| Address by the President of South Africa, Thabo Mbeki, at the Galeshewe Stadium, Kimberley during the Women's Day Celebrations, 9th August 2007.
Deputy President, Phumzile Mlambo-Ngcuka,
Premier of the Northern Cape, Dipuo Peters,
Minister of Arts and Culture, Z. Pallo Jordan,
MPs & Councillors,
Leaders of the Progressive Women's Movement and other leaders of the women of South Africa,
Honoured Veterans and Stalwarts of the women's movement,
Members of the Diplomatic Corps,
Our traditional and religious leaders,
Fellow South Africans:
Warm greetings to all of you who have congregated here at Galeshewe Stadium and to the many others who are also observing this important day, the National Women's Day, in the different parts of our country.
I am happy that we have gathered as we have done, here in the Northern Cape and in all other provinces, so as to pay tribute to the countless heroines who have made it possible for us to enjoy our freedom. Al of us should use this day to reflect on the challenges facing all the women of this country and evaluate the progress we are making in ensuring that South Africa becomes a truly non-sexist society.
We should ask ourselves as to what more should we do to ensure that the empowerment and emancipation of women becomes a daily reality. As we celebrate National Women's Day we should resolve to accelerate our progress towards gender equality both in the public and private sectors and in society as a whole.
We should use this day to ask ourselves as to what more we must do to end all forms of women abuse and violence against women and children, including the terrible crime of rape. We must work in partnerships and implement programmes that would help us push back the frontiers of poverty and underdevelopment that characterise the lives of millions of women in this country.
On this day our country commemorates the historic struggles and sacrifices of South African women, black and white, who proudly stood shoulder to shoulder against the twin evils of racism and sexism.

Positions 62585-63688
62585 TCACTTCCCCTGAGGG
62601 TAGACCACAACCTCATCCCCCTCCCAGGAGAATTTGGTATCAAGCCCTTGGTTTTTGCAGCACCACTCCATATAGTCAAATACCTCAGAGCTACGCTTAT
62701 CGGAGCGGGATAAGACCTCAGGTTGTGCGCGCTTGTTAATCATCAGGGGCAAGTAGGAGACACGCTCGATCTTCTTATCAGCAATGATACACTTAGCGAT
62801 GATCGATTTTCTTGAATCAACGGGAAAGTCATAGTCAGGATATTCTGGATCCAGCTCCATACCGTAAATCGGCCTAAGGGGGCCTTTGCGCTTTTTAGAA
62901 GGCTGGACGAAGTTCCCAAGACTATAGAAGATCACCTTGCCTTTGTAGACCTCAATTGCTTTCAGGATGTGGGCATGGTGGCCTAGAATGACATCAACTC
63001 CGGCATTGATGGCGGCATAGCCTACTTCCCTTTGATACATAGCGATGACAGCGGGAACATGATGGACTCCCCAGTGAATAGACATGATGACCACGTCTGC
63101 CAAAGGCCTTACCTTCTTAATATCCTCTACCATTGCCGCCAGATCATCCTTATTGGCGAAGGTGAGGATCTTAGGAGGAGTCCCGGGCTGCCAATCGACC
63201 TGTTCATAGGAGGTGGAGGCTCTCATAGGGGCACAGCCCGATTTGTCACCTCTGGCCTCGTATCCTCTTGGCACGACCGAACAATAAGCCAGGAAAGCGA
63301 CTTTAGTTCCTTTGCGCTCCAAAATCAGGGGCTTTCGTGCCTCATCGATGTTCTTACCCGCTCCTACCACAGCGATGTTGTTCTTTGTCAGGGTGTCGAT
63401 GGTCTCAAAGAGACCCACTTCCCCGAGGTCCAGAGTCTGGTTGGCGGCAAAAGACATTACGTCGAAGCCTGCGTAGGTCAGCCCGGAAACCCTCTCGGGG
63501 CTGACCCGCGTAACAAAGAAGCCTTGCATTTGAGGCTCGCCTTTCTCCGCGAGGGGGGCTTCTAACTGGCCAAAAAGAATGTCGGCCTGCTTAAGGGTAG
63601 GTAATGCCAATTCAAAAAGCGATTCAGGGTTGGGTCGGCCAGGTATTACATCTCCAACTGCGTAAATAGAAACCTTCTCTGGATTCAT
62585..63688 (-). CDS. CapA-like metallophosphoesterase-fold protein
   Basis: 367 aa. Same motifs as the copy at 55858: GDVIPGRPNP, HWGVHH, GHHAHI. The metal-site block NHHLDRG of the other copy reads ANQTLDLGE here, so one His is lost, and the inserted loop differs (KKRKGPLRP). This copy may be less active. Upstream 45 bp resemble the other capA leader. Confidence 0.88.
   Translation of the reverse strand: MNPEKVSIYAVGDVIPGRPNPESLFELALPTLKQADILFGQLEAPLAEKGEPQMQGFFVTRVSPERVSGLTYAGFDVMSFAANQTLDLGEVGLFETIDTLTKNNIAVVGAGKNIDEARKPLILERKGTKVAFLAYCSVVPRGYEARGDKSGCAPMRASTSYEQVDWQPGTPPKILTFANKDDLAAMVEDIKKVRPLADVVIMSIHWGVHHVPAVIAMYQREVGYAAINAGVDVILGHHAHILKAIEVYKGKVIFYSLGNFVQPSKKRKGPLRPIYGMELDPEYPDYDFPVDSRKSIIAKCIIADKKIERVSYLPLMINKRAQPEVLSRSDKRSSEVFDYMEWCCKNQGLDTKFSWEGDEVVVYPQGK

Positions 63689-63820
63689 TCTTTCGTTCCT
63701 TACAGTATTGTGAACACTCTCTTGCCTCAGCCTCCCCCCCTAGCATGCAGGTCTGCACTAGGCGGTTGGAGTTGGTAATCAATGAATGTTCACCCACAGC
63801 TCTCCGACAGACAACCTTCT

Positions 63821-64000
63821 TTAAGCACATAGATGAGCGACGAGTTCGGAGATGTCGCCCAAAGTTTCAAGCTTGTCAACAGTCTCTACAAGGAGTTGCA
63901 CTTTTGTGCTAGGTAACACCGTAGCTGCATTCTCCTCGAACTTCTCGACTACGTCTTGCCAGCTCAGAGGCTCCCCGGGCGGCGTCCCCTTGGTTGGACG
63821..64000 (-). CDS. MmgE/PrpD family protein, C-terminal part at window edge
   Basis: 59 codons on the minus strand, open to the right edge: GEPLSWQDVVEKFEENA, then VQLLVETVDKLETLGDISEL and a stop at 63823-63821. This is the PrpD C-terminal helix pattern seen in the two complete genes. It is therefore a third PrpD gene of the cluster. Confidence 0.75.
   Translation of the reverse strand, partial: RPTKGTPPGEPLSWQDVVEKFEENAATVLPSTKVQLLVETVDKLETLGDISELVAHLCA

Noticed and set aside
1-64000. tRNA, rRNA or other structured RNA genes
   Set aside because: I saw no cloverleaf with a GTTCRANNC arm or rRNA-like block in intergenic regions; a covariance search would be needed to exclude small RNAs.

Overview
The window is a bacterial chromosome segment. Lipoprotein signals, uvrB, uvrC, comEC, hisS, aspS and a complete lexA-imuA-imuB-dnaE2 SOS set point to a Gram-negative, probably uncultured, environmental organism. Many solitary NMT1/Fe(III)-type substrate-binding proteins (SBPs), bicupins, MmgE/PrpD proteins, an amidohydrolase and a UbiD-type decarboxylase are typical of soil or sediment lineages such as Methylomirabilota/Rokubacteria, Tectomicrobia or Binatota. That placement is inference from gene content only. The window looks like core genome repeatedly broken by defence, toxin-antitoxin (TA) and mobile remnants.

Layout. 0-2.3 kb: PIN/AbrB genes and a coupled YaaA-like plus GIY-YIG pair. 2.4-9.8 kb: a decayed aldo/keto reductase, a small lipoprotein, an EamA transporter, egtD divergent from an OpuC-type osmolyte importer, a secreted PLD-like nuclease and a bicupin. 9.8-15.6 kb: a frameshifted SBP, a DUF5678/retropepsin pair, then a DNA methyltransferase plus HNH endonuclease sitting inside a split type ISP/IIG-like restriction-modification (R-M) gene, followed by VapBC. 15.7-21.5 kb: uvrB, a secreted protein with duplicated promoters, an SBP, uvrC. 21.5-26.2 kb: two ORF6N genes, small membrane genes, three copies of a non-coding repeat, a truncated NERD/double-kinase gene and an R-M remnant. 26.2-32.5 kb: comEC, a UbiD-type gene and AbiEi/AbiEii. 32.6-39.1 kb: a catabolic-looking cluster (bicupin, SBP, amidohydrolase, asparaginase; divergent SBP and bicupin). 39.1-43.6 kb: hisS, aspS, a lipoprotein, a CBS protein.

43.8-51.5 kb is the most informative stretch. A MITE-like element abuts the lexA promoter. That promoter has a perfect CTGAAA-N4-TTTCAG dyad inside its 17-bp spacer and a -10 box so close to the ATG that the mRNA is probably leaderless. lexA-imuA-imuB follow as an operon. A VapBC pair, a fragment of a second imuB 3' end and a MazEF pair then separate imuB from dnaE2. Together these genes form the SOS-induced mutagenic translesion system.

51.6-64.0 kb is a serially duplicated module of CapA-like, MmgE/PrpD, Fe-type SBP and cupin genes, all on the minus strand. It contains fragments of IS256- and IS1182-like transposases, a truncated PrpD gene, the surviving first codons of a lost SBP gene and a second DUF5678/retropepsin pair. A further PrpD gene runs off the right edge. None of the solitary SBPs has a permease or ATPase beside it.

We are gathered here and in other parts of our country to remember the 1956 Women's March against the oppressive apartheid laws and the sterling role women played in liberating our country and in shaping our democracy.
We will therefore, year after year, continue to pay tribute and salute all our unsung heroines who led by example and left us a legacy of the true meaning of courage, sacrifice and determination in pursuit of the noble goal of equality, freedom and justice for all.
I refer here to heroines of our struggle such as Charlotte Maxeke, Ray Alexander, Ida Ntwana, Helen Joseph, Lilian Ngoyi, Lily Diedericks, Francis Baard, Rahima Moosa, Florence Matomela, Victoria Mxenge, and many others who throughout the long years of struggle for freedom demonstrated fortitude in confronting white minority rule.
These women and many others who believed in the possibility of a South Africa based on non-racial, non-sexist, just and democratic ideals, freedom and equality, represent the very essence of being human.
The Province of the Northern Cape can be proud to have given birth to such heroines as Francis Baard, who together with women such as Ray Alexander and others, led the struggle of workers thus increasing the possibility to broaden women's access and full representation in the economy, a legacy we are all challenged to uphold.
The empowerment of women, in all fields of life, needs to build concretely on the efforts of these great leaders of our people. All of us, from whatever station in life, have a duty, today and tomorrow, to ensure that we bring to an end the marginalisation of women in the economic sector.
Fellow South Africans:
We hold this commemoration under the theme 'Emancipation, Empowerment, Equality and Eradication of Poverty NOW!
At the same time, we see daily the terrible legacy of gender oppression which continues to defile our society.
In this regard we should, therefore, correctly ask the question as to whether the women of our country, thirteen years into the democratic order, and 51 years after marching on the citadels of Apartheid for justice and equality, live in conditions of 'Emancipation, Empowerment, Equality and Eradication of Poverty'.